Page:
Atopic eczema

What is atopic eczema?

Atopic eczema is also known as atopic dermatitis. This condition is common and inflammation of the skin causes a dry and itchy rash. It usually starts in infancy and childhood, but can also occur in adults. In infants, the face and outer side of the limbs are affected but during childhood, it usually affects the neck and skin folds. In mild eczema, the rash is red, dry and itchy. If the condition worsens, there may be oozing, crusting and bleeding. The itch can be severe enough to interrupt sleep.

Why do I have eczema?

Genes play an important role as atopic eczema often runs in families. Patients also have a tendency to develop other hypersensitivity disorders such as asthma, allergic rhinitis or hay fever. In atopic eczema, the immune system is altered and overreacts to things such as irritants (eg soaps, fragrances, detergent), and allergens (eg house dust mites, animal dander). In addition, an impaired skin barrier also contributes to dryness and increased penetration of allergens and bacteria/viruses.

Is eczema contagious?

No, it is not infectious and you cannot spread it to other people.

Will my child grow out of eczema?

In general, atopic eczema tends to improve as the child gets older and 50-75% may clear in the teens. However, eczema may still occur on and off at times, even in adulthood. Good skin care and use of appropriate medications is important to minimise these occurrences.

How can I care for my skin?

  1. Try your best to avoid scratching, rubbing and picking your skin. This makes eczema worse and leads to unsightly pigmentation, broken skin and scars. Let us help you with techniques to minimise scratching!
  2. Use gentle non-fragranced soaps instead of harsh irritating soaps and detergents.
  3. Moisturise the skin as frequently as you can, especially during travel to cold and dry climates, or after swimming. Moisturisers do not cause thinning of the skin.
  4. Certain clothing material like cotton are more comfortable for atopic skin and can absorb perspiration well.

Why do I have an eczema flare?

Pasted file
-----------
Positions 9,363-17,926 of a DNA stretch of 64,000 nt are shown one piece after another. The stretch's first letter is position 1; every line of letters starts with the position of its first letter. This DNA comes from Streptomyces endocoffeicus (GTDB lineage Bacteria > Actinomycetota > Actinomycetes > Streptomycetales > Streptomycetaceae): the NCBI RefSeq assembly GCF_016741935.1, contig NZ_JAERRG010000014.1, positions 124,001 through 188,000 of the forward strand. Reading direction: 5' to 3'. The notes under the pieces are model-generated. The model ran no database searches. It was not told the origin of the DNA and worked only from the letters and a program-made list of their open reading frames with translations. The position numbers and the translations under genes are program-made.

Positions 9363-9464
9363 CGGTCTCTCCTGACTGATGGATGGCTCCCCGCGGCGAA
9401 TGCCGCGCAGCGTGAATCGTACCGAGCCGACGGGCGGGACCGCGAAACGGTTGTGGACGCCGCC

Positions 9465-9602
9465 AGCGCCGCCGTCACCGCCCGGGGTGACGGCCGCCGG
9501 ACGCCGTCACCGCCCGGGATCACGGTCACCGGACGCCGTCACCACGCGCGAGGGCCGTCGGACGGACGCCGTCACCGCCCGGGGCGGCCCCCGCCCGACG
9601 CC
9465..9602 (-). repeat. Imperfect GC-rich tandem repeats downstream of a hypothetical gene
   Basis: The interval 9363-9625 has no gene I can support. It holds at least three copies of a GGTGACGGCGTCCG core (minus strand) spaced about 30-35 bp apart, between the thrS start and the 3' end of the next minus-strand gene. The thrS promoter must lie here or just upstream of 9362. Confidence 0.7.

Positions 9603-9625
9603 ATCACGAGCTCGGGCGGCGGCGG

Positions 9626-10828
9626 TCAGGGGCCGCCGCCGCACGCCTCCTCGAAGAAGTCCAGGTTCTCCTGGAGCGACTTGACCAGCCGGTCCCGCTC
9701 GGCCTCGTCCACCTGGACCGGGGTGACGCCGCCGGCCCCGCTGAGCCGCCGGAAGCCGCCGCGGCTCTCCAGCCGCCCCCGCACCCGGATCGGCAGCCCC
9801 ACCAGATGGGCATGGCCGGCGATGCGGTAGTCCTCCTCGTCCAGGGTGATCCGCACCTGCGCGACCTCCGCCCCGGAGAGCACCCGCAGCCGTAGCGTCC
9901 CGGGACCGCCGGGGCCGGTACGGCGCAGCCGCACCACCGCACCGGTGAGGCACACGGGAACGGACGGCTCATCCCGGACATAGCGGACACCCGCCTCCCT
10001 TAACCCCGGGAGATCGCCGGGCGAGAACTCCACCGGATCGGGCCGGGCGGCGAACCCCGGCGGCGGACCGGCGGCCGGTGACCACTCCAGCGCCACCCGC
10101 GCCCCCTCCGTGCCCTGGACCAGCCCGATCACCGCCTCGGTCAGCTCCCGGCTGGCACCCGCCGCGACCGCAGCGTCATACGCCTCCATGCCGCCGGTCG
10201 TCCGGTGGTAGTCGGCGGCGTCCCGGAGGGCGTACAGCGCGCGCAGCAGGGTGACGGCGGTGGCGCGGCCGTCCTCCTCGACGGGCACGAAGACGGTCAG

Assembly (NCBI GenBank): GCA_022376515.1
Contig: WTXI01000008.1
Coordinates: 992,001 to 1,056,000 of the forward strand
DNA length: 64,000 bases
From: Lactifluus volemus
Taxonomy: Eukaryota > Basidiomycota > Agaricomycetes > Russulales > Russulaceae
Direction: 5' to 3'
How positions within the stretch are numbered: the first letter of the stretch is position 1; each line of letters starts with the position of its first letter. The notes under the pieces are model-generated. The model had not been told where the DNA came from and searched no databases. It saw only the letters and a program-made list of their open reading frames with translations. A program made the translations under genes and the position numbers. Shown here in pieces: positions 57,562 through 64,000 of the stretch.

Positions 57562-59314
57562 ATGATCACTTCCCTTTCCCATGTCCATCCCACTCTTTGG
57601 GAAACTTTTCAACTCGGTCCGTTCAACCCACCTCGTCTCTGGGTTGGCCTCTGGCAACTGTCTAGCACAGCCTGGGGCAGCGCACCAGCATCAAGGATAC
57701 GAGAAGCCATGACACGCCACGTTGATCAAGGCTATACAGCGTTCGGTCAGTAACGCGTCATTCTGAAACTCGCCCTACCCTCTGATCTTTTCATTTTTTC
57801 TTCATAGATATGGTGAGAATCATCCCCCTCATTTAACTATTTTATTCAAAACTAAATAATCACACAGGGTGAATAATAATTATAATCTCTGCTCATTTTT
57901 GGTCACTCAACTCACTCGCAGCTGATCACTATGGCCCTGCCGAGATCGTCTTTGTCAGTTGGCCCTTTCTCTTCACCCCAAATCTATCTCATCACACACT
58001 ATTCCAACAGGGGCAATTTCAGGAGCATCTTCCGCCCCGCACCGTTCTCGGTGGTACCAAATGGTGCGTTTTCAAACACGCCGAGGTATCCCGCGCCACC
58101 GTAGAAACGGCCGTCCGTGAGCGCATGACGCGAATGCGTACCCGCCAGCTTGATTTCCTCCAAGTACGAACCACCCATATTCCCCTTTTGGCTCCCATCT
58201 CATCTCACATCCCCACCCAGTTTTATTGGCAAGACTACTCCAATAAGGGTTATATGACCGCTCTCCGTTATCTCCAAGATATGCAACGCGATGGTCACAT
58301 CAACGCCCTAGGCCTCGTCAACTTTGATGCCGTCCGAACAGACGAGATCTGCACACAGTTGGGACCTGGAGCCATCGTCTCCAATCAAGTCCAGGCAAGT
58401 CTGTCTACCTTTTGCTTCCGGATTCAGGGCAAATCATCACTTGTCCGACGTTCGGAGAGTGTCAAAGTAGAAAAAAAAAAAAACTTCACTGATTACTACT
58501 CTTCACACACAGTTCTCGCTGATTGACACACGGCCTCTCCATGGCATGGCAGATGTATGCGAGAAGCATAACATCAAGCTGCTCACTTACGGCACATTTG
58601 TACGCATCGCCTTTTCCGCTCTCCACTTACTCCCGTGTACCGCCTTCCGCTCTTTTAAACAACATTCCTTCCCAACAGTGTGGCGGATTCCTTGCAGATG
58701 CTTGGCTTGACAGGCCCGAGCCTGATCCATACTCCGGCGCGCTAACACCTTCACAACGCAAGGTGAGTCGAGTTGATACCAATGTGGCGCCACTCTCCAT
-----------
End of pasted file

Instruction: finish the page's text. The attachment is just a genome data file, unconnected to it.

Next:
1. Environmental factors, such as heat, dust, pets and irritants (eg harsh soap)
  2. Dry skin
  3. Being unwell (eg having a cold or flu)
  4. Teething in babies
  5. Skin infections with bacteria or viruses, which may be due to excessive scratching
  6. Food allergens (rare)
  7. Stress

Is it true that certain types of food worsen atopic eczema?

In adults, food allergies causing eczema is uncommon. The prevalence of food allergies is highest in young children less than 3 years old with severe eczema. It may be suspected if eczema is difficult to control or rashes appear after eating a specific food. Common food allergens in children include cow’s milk, hen’s egg, peanut, tree nuts, shellfish, wheat and soy. Tests for food allergies are available, speak to your dermatologist regarding these tests.

I need help to manage my eczema!

Let us work hand in hand with you to improve your skin condition. Most patients are familiar with the use of topical steroids to reduce skin inflammation, but there are many misconceptions present. Your dermatologist will share how to use topical steroids safely and effectively, together with moisturisers, for maximum benefit. Steroid-free topical medications are available and effective, and the doctor will advise you accordingly. In cases of severe eczema, oral medications may be needed. There are biologic medicines such as Dupilumab, speak to us about your suitability for this effective treatment.